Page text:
Bartonella henselae (Classical Cat Scratch Disease)

  • Considered a relatively benign, self-limiting disease in people. Frequently, an inoculation papule, which can persist for months, is located at the site of a bite or scratch. Intermittent fever, lymphadenopathy and lethargy may be the only clinical manifestations of B. henselae. Approximately 10% of currently recognized B. henselae cases are accompanied by atypical manifestations, including tonsillitis, encephalitis, endocarditis, cerebral arteriosis, transverse myelitis, granulomatous hepatitis and/or splenitis, osteolysis, pneumonia, pleural effusion, and thrombocytopenic purura. Until recently, physicians would not have considered bartonella infection in the differential diagnosis of patients with atypical B. henselae manifestations, particularly if a history of lymphadenopathy or animal contact was not obtained. Infection with B. henselae can produce distinct clinical entities in immunocompromised people, including acute febrile illness with bacteremia, bacillary angiomatosis, peliosis hepatis, bacillary splenitis, and other chronic disease manifestations such as AIDS encephalopathy.
  • The diagnosis of bartonella infection should be confirmed by culturing the organism or amplifying DNA from tissues, such as lymph node or spleen, using PCR. B. henselae are intraerythrocytic bacteria, therefore cell lysis, using a lysis centrifugation technique, greatly facilitates bacterial isolation from blood. Bacteria in the genus Bartonella are very fastidious, requiring up to 60 days to identify bacterial colonies. Seroconversion, using IFA or ELISA, can be used to confirm a diagnosis in people with acute disease.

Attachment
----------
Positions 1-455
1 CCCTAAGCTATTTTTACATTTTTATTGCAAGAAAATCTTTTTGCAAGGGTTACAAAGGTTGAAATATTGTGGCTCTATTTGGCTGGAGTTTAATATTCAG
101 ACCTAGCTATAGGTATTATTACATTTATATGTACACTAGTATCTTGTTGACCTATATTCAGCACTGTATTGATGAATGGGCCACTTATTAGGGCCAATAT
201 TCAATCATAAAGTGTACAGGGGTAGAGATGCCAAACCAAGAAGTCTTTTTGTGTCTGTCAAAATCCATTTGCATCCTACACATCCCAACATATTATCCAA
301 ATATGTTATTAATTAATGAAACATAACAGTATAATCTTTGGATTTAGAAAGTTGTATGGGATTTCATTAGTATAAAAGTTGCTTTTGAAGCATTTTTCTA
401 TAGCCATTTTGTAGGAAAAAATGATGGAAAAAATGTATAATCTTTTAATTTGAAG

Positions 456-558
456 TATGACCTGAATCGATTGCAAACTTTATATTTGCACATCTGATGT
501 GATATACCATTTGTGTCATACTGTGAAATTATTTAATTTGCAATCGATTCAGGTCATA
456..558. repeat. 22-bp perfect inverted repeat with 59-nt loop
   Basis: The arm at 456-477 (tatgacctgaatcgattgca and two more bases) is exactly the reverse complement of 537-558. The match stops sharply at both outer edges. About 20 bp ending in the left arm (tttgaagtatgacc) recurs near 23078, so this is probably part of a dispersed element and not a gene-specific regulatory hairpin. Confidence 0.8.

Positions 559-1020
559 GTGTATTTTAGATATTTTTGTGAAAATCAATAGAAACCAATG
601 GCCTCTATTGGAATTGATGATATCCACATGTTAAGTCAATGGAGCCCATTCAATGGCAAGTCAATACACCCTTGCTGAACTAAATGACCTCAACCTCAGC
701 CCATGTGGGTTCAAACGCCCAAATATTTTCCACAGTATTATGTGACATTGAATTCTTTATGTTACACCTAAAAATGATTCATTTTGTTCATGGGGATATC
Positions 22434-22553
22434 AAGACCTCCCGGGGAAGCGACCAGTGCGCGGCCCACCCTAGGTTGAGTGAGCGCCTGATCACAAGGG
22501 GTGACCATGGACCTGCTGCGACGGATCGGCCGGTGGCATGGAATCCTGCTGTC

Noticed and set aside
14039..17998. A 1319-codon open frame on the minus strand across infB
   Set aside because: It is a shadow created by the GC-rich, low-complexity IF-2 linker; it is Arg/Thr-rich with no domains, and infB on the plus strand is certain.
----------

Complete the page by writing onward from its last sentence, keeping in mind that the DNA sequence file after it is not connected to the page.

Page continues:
• Because of disparate results among studies and an overall lack of microbiologic data in clinical therapeutic trials, numerous issues related to treatment of human bartonella infection remains controversial. In contrast to the apparent lack of response to antimicrobial treatment in human B. henselae patients, bacillary angiomatosis, parenchymal bacillary peliosis, and acute bartonella bacteremia appear to respond to antimicrobial treatment, particularly in immunocompromised individuals. Doxycycline, erythromycin, and rifampin are recommended antibiotics, but clinical improvement has been reported following the use of penicillin, gentamicin, ceftriaxone, ciprofloxacin, and azithromycin.
  • Although a source of serious morbidity, infection with Bartonella species is an extremely rare cause of human mortality. Following a cat scratch or bite, the skin should be cleansed thoroughly with soap and warm water. If an inoculation papule develops, a physician should be consulted.